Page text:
Whether you’re a Twitterer or not, it’s impossible to ignore recent news from Elon Musk’s new business. For the World’s richest man, 44bn dollars is apparently an OK price to pay for what he says is ‘protecting democracy’ because he is apparently ‘not interested in the economics of it at all’ …hmm.

Elon may want to create a ‘town square to share our views’ but the tightrope between freedom of speech and protection against hate, is a very big challenge – one that has proven complex for all previous CEOs.

Why then, has he attracted such negative headlines over the last few weeks?

Moving too quickly

Moving quickly is no bad thing, moving so fast that your own staff can’t get into the building anymore, because you’ve laid off everyone that controls entry, is not very smart. One of the first moves Elon Musk made was to axe around 50% of Twitter’s 7,500 workers. That’s a huge number.

Not only does it mean you don’t have the time to assess who is really good, but the message it sends to the staff is offensive.

Make the changes, but to do so in a way that doesn’t alienate your staff and your clients. When Elon made brash moves while at his other companies, Tesla and SpaceX, they weren’t businesses which relied heavily on advertising revenue.

First product launch goes bust

Then Musk rolled out ‘Twitter Blue’ which was a check mark supposed to give users the opportunity to be ‘verified’ by paying $7.99 a month, but instead led to scores of scammers to buy the checkmarks, some of which Tweeted dangerously – bringing down the stock price of huge listed businesses. This led to a massive exodus of advertisers as they disassociated from the site. Musk is now being investigated.

Offending his employees

In one of his first messages to his staff, he gave them an ultimatum: commit to working “extremely hardcore” or resign. “This will mean working long hours at high intensity,” “Only exceptional performance will constitute a passing grade.”

The message spurred a mass exodus of employees. It’s hard to imagine a man more out of touch with the way staff are feeling right now, post pandemic.

Clearly, Musk doesn’t care much for a hands on approach.

But Musk will have to make sure he doesn’t come across as not caring at all.

Working at home or sleeping at work?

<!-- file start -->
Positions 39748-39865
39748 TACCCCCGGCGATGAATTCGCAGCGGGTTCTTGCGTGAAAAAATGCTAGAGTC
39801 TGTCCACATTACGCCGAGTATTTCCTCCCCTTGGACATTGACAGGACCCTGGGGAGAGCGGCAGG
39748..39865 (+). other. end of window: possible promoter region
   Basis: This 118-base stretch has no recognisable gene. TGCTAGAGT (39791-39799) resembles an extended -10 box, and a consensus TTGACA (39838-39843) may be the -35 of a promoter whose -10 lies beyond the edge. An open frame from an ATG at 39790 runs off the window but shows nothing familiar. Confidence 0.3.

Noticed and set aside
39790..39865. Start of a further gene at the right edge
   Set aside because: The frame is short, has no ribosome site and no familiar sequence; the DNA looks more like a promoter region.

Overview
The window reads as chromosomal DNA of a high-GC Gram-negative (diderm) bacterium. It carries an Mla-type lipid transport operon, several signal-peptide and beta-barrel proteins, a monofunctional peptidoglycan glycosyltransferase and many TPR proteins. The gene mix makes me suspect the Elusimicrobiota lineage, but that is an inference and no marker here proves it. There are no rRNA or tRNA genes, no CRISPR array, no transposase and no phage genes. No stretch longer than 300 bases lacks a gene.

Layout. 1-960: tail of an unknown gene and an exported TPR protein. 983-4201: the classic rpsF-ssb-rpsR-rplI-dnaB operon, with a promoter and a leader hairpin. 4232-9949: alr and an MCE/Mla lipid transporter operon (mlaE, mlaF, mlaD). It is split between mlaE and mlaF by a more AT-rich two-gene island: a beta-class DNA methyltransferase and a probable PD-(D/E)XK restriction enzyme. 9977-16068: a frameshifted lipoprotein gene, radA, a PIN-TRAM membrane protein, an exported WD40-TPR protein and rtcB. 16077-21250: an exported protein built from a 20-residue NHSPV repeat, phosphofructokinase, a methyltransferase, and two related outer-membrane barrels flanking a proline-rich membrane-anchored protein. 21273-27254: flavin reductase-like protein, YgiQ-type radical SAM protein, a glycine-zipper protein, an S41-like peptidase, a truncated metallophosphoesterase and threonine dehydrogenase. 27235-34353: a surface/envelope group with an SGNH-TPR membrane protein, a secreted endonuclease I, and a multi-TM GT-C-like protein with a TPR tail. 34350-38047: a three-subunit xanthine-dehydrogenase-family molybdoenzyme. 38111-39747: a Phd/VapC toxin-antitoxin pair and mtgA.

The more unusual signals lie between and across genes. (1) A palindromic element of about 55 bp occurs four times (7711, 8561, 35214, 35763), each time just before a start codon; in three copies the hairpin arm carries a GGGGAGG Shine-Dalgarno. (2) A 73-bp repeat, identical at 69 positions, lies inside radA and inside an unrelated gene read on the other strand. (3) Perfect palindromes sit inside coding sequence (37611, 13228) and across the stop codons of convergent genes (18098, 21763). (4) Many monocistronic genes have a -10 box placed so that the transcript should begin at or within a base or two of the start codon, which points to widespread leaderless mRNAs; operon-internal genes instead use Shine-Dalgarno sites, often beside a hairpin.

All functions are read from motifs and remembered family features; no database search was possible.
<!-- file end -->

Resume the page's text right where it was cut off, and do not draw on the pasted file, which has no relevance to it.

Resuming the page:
Did anyone else feel slightly sick when we started to see pictures circulating online of sofas being made into beds, and people sleeping on the floor in sleeping bags at Twitter HQ? Twitter might just be the first company where performance is related to sleeping at work.

What exactly could be so important that it requires you to sleep in your office? Away from your kids? Will these people feel that they have done something great in 10 years, or will they hate that sacrifice, and most probably, Elon, (who by that time will be even richer), too?

Much like his other businesses, the turnaround he’s planning will depend on writing ‘great code’ – the question is whether he will be able to find the staff to do that.

Knowing your place in the market

The issue is whether he can attract the kind of high quality staff from competitors like Facebook and You Tube, who currently can be paid much higher salaries there. Furthermore, you have to ask yourself whether those people will want to work for Elon after everything they have seen.

In a company like SpaceX or Tesla, you might stick around because you really care about Space or Electric cars, at Twitter, it’s much harder to imagine.

This will cost Elon BIG when he comes to hiring.

Elon’s big idea

Elon’s idea is to do less moderation on Twitter – he wants Twitter to be the “global town square,” but in practice, that’s impossible to achieve if Twitter is seen as taking a side on big issues, like Covid, or politics. Elon seems to find it hard not to take sides on any major issue.

As soon as Twitter is seen as having a “side” it will have problems being a place where everybody comes together. This is complicated because even issues like how to support free speech — or even whether to support free speech — have become polarized.

Musk has said that he doesn’t care what people think, but personal brand is nothing but what other people think.

Musk was Time’s person of the year last year, it’s very hard to imagine that again now. Lately he’s even been booed on stages where he has presented.

It’s actually not that hard to do this better.

Good managers explain to the staff what’s about to happen in detail. But great managers make key members of staff responsible for the rollout of what’s about to happen, in a way that keeps all the best people on board.

Staff will talk to other staff, they are much less likely to come and talk to the CEO.

The Worlds richest man will have to learn to start caring, (or at least caring what other people think), if he is going to build a loyal workforce to turn his 44bn dollar toy around.

Rana is a Managing Director of Funds Talent, a Search and Selection Firm for the Funds Industry. Along with being a company director, she is a passionate people person, and an executive recruiter for the funds and asset management industry.

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